With just two days to go until the start of the Volvo Ocean Race, the Race Village in Alicante, Spain is a hive of activity. There are only six boats in this race, but for now sixteen yachts from every edition of the race since 1973 have swelled their number. Hundreds of veterans who have taken part in the race have gathered in Alicante for a mass reunion. The Legend’s Bar has been brimming with the great and the good from over 40 years of racing: Magnus Olsson, Grant Dalton, Big Mikey Howard, Roger Nilson, Jerry Kirby, Harold Cudmore, Bouwe Bekking, Skip Novak, Dawn Riley, Tracy Edwards -- the full list would run off the page.
The Race Village has been crowded visitors, and there’s plenty to see besides high tech and historic yachts. The striking art exhibition, Skelton Sea, is right in front of the entrance. The artists have worked together over a number of years, collecting beach trash to create vivid sculptures to help share their environmental message. For me it is the best attraction of the village.
For visitors to the village who want to experience what life is like at the extreme, there’s a 3D Cinema and a Volvo 70 simulator. Both are great entertainment. Also, each of the six Volvo Ocean Race teams has a sponsor’s pavilion giving their take on the Everest of ocean sailing. Sadly, the wet area is out of bounds but it is possible to watch the teams’ sail lofts and technical areas from afar even if you don’t have the right pass.
Right now, the Legends Regatta yachts are leaving the dock for an inshore race, and the weather is fresh -- up to 20 knots of breeze from the southwest. But the real deal starts on Saturday, and fresh could quite easily turn to frightening with the potential of a furious start for the first leg from Alicante, Spain, through the Strait of Gibraltar, to Cape Town, South Africa.
Weather forecasts are predicting 30 to 40 knots from the west. A full gale will light the fuse to some explosive action, as the Volvo 70s arc up, screaming away from Alicante on a broad reach. Once they turn the southeast corner of Spain, they will be turning upwind into a vicious short sea with possibly 15-foot waves. It will be a bone-shaking experience on board and some of the teams may well back off -- but the adrenaline high, coupled with the desire to get out into the Atlantic, will be an irresistible temptation.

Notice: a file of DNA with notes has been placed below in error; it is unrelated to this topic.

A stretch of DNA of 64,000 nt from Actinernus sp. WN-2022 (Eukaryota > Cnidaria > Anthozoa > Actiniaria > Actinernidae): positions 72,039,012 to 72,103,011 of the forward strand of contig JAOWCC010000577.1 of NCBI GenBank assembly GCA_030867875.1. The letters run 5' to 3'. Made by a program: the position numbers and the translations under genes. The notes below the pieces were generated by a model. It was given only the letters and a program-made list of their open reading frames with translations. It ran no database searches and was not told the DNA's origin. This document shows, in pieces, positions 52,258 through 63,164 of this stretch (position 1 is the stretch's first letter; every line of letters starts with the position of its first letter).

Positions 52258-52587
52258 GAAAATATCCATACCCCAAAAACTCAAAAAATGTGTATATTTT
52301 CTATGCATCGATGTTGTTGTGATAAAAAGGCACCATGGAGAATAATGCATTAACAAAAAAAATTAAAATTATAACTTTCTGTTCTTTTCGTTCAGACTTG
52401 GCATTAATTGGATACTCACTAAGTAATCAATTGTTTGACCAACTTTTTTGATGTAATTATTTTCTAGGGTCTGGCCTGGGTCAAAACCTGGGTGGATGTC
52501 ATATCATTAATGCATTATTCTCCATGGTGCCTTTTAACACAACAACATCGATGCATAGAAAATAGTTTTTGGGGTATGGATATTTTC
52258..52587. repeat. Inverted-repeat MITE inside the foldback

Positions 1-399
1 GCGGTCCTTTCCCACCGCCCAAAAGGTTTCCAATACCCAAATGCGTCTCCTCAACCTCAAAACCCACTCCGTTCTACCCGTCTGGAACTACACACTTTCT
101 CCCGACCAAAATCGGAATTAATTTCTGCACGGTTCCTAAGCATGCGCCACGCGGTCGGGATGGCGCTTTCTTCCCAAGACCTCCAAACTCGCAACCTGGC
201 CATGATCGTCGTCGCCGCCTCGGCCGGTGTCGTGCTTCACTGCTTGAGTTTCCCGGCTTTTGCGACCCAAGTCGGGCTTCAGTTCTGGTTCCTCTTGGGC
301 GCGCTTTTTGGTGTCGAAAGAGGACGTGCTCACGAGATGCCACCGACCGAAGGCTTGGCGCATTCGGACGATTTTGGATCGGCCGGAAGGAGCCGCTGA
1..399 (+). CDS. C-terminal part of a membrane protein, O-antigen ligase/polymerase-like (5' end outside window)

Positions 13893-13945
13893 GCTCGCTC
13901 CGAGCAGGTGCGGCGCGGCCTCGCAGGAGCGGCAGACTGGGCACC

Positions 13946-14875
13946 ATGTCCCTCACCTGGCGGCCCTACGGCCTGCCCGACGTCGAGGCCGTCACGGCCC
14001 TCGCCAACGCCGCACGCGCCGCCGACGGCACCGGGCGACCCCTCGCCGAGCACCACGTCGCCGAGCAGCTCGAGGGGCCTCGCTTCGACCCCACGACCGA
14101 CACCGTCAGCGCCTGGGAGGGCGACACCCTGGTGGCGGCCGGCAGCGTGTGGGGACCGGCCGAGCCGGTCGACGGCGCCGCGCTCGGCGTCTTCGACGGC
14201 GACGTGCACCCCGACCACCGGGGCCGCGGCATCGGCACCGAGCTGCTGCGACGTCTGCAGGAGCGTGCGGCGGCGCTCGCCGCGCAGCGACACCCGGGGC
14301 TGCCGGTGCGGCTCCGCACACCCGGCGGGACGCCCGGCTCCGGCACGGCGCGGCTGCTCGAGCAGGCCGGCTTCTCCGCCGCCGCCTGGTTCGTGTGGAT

All of the teams know that the speed differential between an upwind slog in the Mediterranean and the fast running conditions of the Atlantic will be huge. Furthermore, the lead boats that make the Atlantic first may catch a weather system that the others will miss. In that case, the rich will get richer and those left behind will find it difficult to get back in the hunt for a podium position in Cape Town.
Statistically, every winner of the Volvo Ocean Race has won the first leg. The 2011-12 edition has been billed as likely to be the closest race in history, but the first leg has always been a true indication.
Few pundits are sticking their necks out to name a winner, but Abu Dhabi’s Azzam won the hour-long in-port race by 14 minutes in light and fluky air. The Abu Dhabi team is playing down the win, but they were quick upwind and slick crew work saw them get away from the pack and extend downwind. It was just a short race, but the boat was built with some of the same construction techniques used in the America’s Cup boat, BMW Oracle. It looks as if Abu Dhabi has produced a weapon of a boat.
Other strong contenders could well be Camper with Team New Zealand, who has the most radical design. The yacht looks like it has been more optimized for upwind performance than the competition, especially by positioning the daggerboards aft of the mast. PUMA Mar Mostro has the most experienced crew, with 20 races between them, and they will also be one of the favorites.
However, in my opinion, Abu Dhabi has won the arms race in boat design and could well have the advantage for the 2011-12 Volvo Ocean Race.